YARMOUTH — When his South Carolina church burned down, the Rev. Patrick Mellerson never thought people from Maine would help him rebuild.
His congregation is predominantly black, and all he knew about Maine at the time was that it was cold and inhabited mostly by white people.
But Yarmouth’s churches joined a nationwide effort to help Mellerson, and on Jan. 8, a bus load of about 40 people will travel from Yarmouth to Orangeburg, S.C., to celebrate the opening of a new church.
The construction of the church has united these two dissimilar communities. In doing so, it has taught important lessons to Mainers and South Carolinians alike about racial understanding and tolerance for other cultures.
“It has brought us closer to our brothers and sisters who don’t look like us, don’t dress like us and don’t worship like us,” said Mellerson, who is black and has twice visited Yarmouth in the past year and a half. “It’s been awesome.”
“It’s wonderful that they have a new church,” said Nancy Dix, a member of the First Universalist Church in Yarmouth. “But this has helped Yarmouth as much as anybody else. ”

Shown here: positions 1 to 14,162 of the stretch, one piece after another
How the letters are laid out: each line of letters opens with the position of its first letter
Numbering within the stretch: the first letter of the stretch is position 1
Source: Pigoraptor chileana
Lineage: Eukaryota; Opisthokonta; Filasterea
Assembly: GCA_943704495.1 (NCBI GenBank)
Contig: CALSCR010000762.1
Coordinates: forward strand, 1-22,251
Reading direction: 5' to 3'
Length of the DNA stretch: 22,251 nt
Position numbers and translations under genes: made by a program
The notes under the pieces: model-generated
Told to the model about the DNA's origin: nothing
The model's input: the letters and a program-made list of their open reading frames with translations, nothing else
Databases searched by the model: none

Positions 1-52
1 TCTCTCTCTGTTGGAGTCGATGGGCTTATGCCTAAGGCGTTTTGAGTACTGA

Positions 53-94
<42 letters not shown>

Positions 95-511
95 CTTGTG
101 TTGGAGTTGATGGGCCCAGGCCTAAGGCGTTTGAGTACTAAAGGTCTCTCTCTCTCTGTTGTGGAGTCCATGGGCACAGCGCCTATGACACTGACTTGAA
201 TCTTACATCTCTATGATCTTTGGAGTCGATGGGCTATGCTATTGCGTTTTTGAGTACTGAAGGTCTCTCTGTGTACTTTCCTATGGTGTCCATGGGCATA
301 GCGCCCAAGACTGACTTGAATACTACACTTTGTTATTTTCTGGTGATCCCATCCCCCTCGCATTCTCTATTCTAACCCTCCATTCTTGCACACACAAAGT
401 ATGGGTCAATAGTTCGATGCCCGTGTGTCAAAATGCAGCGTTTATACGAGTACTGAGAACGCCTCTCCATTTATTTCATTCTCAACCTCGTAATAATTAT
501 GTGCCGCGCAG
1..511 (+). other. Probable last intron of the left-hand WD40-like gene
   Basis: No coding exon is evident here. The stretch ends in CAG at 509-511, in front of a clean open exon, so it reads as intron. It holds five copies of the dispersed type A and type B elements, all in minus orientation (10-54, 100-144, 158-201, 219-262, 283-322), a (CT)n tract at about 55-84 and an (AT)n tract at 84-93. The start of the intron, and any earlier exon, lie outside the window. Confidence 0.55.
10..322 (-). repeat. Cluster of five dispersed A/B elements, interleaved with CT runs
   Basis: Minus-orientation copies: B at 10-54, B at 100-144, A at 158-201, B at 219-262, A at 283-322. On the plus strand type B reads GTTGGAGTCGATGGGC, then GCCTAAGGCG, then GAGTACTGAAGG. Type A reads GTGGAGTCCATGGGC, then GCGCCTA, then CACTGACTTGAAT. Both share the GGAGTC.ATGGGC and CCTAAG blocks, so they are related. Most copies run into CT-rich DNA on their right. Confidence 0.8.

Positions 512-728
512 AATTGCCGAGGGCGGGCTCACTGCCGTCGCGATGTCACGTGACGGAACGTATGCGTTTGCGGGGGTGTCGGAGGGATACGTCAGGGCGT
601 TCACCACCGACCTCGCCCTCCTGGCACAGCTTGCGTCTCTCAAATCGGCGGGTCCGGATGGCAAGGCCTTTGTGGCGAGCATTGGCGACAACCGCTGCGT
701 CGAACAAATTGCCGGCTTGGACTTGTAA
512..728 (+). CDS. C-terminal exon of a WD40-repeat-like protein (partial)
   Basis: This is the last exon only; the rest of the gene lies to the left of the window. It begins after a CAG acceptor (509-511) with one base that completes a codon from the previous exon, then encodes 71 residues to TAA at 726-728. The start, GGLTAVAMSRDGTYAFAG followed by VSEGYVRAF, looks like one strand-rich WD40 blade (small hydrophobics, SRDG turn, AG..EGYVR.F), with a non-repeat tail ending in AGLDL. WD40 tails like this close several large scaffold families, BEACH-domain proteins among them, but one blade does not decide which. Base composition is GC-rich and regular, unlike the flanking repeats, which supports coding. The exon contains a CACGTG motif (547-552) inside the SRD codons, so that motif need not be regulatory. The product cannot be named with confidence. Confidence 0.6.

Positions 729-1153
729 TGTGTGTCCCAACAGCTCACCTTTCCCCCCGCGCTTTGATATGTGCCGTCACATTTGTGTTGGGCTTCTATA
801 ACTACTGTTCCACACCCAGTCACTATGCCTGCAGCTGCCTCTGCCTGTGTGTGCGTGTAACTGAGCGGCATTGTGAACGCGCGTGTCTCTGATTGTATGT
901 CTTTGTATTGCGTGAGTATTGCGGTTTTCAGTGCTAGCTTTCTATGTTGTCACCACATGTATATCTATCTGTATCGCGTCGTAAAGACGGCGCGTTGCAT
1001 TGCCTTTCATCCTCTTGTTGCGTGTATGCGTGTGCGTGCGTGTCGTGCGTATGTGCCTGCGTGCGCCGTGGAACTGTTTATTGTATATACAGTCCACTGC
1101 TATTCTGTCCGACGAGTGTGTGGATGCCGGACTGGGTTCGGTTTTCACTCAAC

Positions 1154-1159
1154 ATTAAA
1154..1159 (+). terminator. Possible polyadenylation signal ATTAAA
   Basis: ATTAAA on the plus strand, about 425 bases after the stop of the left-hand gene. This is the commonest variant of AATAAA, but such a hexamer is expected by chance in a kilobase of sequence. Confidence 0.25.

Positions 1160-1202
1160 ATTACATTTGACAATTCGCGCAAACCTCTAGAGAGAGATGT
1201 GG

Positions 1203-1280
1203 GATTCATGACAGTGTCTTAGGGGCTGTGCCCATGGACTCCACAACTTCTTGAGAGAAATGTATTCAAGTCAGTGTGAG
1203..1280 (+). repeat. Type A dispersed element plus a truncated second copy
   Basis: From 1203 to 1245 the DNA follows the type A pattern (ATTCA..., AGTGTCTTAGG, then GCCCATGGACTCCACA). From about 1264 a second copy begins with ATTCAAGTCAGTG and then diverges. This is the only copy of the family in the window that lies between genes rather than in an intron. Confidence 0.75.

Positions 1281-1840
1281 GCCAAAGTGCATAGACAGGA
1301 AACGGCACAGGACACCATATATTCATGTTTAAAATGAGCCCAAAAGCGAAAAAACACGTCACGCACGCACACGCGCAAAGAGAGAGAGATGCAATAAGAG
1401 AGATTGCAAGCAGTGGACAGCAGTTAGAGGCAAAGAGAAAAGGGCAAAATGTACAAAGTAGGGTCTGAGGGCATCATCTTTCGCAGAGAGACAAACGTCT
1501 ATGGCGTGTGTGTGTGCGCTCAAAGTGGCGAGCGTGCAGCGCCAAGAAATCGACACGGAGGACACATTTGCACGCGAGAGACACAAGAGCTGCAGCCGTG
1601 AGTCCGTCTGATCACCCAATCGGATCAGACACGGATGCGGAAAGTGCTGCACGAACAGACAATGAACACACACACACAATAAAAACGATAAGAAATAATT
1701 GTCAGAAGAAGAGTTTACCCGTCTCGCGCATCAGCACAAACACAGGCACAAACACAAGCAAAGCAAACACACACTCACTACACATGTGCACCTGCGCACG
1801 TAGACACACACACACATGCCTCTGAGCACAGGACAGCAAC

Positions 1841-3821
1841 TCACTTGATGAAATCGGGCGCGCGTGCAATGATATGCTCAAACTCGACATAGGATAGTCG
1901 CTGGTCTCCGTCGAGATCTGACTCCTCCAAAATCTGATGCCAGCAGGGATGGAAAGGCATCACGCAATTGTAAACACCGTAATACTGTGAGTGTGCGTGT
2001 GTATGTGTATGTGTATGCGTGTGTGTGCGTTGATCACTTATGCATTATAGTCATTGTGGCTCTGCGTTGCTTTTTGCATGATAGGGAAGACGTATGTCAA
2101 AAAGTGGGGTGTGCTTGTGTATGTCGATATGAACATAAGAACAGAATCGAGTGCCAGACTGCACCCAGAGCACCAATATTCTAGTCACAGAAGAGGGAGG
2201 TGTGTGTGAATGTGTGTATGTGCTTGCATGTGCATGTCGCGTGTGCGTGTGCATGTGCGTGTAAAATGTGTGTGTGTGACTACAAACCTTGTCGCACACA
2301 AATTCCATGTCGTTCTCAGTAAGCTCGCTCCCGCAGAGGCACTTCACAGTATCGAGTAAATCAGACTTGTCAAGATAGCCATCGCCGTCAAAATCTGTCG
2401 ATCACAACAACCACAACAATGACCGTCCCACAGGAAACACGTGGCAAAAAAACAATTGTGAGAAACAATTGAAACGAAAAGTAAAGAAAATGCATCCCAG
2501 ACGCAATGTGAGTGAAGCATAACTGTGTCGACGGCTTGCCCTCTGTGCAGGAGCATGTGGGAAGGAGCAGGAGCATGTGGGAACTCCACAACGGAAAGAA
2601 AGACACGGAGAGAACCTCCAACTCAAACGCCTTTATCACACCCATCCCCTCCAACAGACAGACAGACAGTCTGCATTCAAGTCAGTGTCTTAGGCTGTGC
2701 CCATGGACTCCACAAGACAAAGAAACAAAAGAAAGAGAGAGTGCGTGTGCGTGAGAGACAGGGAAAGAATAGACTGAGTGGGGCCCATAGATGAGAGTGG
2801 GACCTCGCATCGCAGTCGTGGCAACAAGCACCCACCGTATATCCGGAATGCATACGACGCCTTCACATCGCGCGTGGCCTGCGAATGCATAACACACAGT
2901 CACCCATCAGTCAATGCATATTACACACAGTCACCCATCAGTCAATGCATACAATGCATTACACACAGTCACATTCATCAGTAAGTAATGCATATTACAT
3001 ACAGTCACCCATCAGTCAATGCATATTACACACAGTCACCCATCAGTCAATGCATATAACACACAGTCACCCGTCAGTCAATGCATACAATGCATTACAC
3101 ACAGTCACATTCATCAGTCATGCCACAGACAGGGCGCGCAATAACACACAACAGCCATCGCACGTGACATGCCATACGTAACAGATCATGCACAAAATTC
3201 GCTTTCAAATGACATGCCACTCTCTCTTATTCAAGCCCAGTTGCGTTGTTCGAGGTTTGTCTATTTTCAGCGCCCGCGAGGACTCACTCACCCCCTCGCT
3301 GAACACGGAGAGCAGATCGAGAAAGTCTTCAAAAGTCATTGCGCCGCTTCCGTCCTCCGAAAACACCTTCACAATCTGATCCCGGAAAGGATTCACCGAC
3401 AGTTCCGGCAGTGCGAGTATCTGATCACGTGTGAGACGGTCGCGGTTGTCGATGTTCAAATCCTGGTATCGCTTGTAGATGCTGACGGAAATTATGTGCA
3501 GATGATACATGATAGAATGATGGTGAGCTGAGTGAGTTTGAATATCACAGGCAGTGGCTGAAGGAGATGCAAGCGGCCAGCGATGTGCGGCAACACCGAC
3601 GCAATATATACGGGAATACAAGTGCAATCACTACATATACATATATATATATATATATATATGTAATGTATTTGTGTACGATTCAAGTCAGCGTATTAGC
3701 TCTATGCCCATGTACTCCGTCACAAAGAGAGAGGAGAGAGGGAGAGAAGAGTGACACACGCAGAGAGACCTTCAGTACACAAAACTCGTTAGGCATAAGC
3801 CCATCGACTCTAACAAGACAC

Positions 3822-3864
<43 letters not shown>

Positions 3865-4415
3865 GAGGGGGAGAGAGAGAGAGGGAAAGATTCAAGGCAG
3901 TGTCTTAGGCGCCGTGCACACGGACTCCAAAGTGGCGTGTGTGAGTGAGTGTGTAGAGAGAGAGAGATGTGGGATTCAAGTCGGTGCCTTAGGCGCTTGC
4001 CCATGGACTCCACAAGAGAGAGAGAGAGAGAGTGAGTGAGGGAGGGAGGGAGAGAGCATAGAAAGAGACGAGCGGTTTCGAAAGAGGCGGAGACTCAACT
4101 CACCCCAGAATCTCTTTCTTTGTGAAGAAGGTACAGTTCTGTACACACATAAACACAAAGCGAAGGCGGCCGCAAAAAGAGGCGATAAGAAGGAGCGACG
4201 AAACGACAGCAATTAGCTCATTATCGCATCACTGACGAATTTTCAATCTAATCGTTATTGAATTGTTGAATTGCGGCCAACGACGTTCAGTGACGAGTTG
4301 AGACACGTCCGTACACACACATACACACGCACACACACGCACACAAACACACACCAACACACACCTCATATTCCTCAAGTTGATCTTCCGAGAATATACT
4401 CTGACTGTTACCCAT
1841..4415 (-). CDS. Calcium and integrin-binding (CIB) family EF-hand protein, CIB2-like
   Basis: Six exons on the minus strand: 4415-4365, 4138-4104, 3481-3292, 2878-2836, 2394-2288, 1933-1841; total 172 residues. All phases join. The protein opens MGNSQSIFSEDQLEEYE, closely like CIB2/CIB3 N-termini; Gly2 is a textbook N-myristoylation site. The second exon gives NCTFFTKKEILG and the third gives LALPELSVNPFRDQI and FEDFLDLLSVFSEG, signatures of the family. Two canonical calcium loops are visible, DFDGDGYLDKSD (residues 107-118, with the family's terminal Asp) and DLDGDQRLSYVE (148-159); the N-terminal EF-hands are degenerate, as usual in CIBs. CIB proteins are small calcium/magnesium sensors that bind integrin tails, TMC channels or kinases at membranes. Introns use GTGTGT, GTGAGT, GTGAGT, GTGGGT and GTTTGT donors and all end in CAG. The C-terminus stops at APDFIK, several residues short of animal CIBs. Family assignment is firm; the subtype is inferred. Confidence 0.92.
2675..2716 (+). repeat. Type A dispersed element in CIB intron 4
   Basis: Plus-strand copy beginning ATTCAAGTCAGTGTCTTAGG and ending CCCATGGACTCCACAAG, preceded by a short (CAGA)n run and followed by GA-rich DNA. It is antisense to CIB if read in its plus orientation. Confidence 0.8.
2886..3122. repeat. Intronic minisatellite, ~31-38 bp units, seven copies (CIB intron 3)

Butler Chapel was a small, white stucco church that sat in the shade of a big oak tree at the end of a dirt road. It was eight miles outside Orangeburg, a town of 13,000 people.
Mellerson said a group of white teen-agers who had frequently vandalized the church broke in on March 31, 1996, and accidentally started the fire. The youths got into a scuffle and a candle fell.
The fire was not a case of arson, like other black churches that burned between January 1995 and July 1996.
Dix, a social worker in Falmouth’s schools, had seen media reports of various church burnings in the South and wanted to help.
“It looked like hatred and intolerance,” said Dix. “And if the point of that was to drive people apart, the appropriate reaction was to bring people together.”
The Rev. Erik Wikstrom of the First Universalist Church and other church leaders in Yarmouth raised money for Butler Chapel at the 1996 Yarmouth Clam Festival.
The $500,000 church construction was completed in early December. The money came from the National Council of Churches, the National Congress of Black Churches, about $70,000 in insurance payments and thousands of dollars of donations from individual churches.
Yarmouth’s donations totaled about $2,000 for construction and about $5,000 to pay for the bus trip to Orangeburg. Six Yarmouth churches raised the money, along with the Holy Cross Lutheran Church in Kennebunk.
“This has shown me there are more good people than bad, ” Mellerson said. “I haven’t always felt that way. ”